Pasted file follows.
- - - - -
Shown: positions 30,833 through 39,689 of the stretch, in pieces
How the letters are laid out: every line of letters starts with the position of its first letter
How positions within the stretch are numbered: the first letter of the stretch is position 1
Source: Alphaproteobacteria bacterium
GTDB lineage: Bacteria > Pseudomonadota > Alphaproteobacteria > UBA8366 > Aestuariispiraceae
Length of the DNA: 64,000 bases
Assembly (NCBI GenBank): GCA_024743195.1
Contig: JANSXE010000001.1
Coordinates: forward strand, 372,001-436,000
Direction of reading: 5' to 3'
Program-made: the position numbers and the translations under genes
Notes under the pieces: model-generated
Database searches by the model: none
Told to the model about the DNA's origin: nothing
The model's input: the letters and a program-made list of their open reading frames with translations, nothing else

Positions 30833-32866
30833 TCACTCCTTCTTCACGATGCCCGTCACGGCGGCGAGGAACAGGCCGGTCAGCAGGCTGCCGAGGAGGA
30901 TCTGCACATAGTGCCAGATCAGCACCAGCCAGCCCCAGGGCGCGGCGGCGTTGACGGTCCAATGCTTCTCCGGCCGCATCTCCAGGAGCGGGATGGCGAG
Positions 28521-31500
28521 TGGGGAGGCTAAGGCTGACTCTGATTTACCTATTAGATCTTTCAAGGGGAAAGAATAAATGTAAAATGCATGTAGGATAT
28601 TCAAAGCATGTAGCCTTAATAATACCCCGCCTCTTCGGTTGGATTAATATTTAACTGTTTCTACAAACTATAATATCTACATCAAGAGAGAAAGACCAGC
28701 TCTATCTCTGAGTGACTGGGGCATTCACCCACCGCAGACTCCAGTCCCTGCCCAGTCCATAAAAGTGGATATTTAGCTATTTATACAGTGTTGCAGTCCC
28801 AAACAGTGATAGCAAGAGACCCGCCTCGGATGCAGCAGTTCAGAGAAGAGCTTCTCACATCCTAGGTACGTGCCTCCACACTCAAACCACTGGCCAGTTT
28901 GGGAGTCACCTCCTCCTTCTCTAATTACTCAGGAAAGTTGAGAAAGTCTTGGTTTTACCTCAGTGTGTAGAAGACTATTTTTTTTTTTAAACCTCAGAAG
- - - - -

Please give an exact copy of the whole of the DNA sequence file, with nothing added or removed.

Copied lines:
Shown: positions 30,833 through 39,689 of the stretch, in pieces
How the letters are laid out: every line of letters starts with the position of its first letter
How positions within the stretch are numbered: the first letter of the stretch is position 1
Source: Alphaproteobacteria bacterium
GTDB lineage: Bacteria > Pseudomonadota > Alphaproteobacteria > UBA8366 > Aestuariispiraceae
Length of the DNA: 64,000 bases
Assembly (NCBI GenBank): GCA_024743195.1
Contig: JANSXE010000001.1
Coordinates: forward strand, 372,001-436,000
Direction of reading: 5' to 3'
Program-made: the position numbers and the translations under genes
Notes under the pieces: model-generated
Database searches by the model: none
Told to the model about the DNA's origin: nothing
The model's input: the letters and a program-made list of their open reading frames with translations, nothing else

Positions 30833-32866
30833 TCACTCCTTCTTCACGATGCCCGTCACGGCGGCGAGGAACAGGCCGGTCAGCAGGCTGCCGAGGAGGA
30901 TCTGCACATAGTGCCAGATCAGCACCAGCCAGCCCCAGGGCGCGGCGGCGTTGACGGTCCAATGCTTCTCCGGCCGCATCTCCAGGAGCGGGATGGCGAG
Positions 28521-31500
28521 TGGGGAGGCTAAGGCTGACTCTGATTTACCTATTAGATCTTTCAAGGGGAAAGAATAAATGTAAAATGCATGTAGGATAT
28601 TCAAAGCATGTAGCCTTAATAATACCCCGCCTCTTCGGTTGGATTAATATTTAACTGTTTCTACAAACTATAATATCTACATCAAGAGAGAAAGACCAGC
28701 TCTATCTCTGAGTGACTGGGGCATTCACCCACCGCAGACTCCAGTCCCTGCCCAGTCCATAAAAGTGGATATTTAGCTATTTATACAGTGTTGCAGTCCC
28801 AAACAGTGATAGCAAGAGACCCGCCTCGGATGCAGCAGTTCAGAGAAGAGCTTCTCACATCCTAGGTACGTGCCTCCACACTCAAACCACTGGCCAGTTT
28901 GGGAGTCACCTCCTCCTTCTCTAATTACTCAGGAAAGTTGAGAAAGTCTTGGTTTTACCTCAGTGTGTAGAAGACTATTTTTTTTTTTAAACCTCAGAAG